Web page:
President-elect Donald Trump has named longtime ally US Senator Jeff Sessions to become his attorney general.
But allegations of racism that have dogged Mr Sessions’ career could make for an uncomfortable Senate confirmation hearing.
The right-wing, anti-illegal immigration senator from Alabama was one of Mr Trump’s earliest supporters in his White House bid.
As a fervent supporter, he was a senior adviser to the New York tycoon on politics, national security and policy.
He is also one of the vice-chairmen on Mr Trump’s presidential transition team.
At his victory bash in New York, Mr Trump said of Mr Sessions, "he is highly respected in Washington because he is as smart as you get".
Born Jefferson Beauregard "Jeff" Sessions III, the 69-year-old has served as a senator for nearly two decades.
He was Alabama’s attorney general before he joined the Senate in 1996.
He sits on the Senate Armed Services Committee, the Judiciary Committee and the Budget Committee.
The hardline lawmaker, who helped Mr Trump craft his foreign policy plan, was one of the few Republicans to come to Mr Trump’s defence after he proposed a temporary ban on Muslims entering the US.
Mr Sessions said Mr Trump was "treading on dangerous ground", but that it was "appropriate to begin to discuss" the issue.
The senator’s past remarks about race have drawn scrutiny and proved a roadblock in his political career.
A Senate committee denied Mr Sessions a federal judgeship in 1989 after lawmakers heard testimony that he had used a racial slur.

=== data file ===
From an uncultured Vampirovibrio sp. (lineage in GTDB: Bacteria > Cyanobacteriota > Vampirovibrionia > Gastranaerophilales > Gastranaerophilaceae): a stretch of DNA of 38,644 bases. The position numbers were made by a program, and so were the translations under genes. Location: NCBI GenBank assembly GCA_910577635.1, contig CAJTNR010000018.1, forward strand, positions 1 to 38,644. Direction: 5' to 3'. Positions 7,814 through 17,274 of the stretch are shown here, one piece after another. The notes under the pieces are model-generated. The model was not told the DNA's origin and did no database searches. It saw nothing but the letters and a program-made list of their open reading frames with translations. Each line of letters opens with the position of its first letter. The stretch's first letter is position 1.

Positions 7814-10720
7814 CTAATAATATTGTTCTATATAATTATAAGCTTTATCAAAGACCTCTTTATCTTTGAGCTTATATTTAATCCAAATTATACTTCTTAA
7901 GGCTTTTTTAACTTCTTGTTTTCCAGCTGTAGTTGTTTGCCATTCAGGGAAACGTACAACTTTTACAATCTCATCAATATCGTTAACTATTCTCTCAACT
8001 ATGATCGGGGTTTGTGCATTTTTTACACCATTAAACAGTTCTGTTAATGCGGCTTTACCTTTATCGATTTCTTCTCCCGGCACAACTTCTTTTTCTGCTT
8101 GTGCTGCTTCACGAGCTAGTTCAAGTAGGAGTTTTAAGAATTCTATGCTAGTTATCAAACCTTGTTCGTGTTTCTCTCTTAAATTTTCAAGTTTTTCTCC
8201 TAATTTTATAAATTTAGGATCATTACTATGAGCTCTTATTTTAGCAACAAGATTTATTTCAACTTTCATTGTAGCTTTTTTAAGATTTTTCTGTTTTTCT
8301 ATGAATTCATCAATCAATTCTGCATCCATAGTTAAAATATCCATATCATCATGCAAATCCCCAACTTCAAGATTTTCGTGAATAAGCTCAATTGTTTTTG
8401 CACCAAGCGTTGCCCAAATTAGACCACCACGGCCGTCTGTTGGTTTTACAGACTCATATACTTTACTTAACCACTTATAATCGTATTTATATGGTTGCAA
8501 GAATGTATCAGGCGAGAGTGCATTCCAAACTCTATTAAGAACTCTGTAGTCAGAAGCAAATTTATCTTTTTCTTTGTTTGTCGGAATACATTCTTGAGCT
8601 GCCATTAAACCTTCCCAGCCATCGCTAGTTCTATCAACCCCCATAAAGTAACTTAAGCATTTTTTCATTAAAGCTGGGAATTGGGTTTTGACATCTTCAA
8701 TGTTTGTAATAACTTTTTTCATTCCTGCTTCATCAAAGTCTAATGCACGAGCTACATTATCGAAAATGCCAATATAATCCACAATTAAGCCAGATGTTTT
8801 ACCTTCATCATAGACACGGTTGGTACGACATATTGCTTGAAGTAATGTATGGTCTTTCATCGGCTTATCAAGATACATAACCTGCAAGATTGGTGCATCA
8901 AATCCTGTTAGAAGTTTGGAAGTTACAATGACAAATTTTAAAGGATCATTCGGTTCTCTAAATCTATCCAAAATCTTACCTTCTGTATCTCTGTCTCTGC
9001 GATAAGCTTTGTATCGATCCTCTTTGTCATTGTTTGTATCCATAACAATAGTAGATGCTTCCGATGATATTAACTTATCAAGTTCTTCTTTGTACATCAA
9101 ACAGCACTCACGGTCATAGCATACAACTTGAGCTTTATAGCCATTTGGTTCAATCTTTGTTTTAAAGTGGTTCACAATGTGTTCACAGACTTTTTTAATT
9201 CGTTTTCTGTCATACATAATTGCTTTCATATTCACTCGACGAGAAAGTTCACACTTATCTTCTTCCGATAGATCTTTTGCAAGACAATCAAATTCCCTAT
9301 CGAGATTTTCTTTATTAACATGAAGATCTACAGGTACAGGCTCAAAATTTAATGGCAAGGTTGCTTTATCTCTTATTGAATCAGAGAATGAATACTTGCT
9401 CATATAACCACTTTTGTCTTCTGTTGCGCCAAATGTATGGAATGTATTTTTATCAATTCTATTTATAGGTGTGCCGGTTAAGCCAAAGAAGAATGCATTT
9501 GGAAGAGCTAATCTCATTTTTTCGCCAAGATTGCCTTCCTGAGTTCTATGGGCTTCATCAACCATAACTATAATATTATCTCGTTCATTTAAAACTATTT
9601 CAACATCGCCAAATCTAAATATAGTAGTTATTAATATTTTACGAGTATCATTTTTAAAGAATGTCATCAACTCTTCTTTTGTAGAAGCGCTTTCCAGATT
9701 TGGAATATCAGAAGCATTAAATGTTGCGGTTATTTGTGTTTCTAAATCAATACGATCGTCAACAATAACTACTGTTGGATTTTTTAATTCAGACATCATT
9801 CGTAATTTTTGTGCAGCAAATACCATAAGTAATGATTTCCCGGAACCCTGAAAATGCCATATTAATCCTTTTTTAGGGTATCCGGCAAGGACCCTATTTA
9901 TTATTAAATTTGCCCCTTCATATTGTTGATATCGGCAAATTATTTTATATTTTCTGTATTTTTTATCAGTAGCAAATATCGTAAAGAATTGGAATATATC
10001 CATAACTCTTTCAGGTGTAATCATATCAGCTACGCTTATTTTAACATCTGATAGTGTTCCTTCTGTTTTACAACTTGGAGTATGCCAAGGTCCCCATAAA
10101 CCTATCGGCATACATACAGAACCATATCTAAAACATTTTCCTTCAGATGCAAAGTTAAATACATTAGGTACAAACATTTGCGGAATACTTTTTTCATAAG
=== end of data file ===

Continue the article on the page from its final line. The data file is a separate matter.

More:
He had also joked about the Ku Klux Klan, saying he thought they were "OK, until he learned that they smoked marijuana".
Mr Sessions was also accused of calling a black assistant US attorney "boy" and telling him to be careful about how he spoke to "white folks".
He denied to the committee ever having called the lawyer "boy" and insisted he had merely advised him to be cautious about what he said to "folks".
Mr Sessions also did not deny claims that he had labelled the National Association for the Advancement of Colored People "un-American" and "communist-inspired".
He has spent much of his career fighting immigration battles, ranging from amnesty bills on creating a path to citizenship for undocumented immigrants to visa programmes for foreign workers.
Mr Sessions supports limiting legal immigration, arguing it protects American jobs.
He also backs Mr Trump’s plan to build a wall along the US-Mexican border.
In a 2005 Washington Post op-ed, he argued that "Legal immigration is the primary source of low-wage immigration into the United States" and that the country needed immigration moderation, "slowing the pace of new arrivals so that wages can rise, welfare rolls can shrink and the forces of assimilation can knit us all more closely together".
Much of his strident views on immigration were laid out last year in his 25-page manifesto, "Immigration Handbook for the New Republican Majority".
In the report, he argues immigration was responsible for job loss and welfare dependency and called claims by tech entrepreneurs that immigrant workers with elite skills were part of the innovation process a "hoax".
Mr Sessions has also challenged the past two Democratic attorney generals on whether terror suspects have the right to be tried in civilian court as well as the closure of the detention facility at Guantanamo Bay.
He also supports the attorney general’s right to block a directive from the president if it is legally questionable.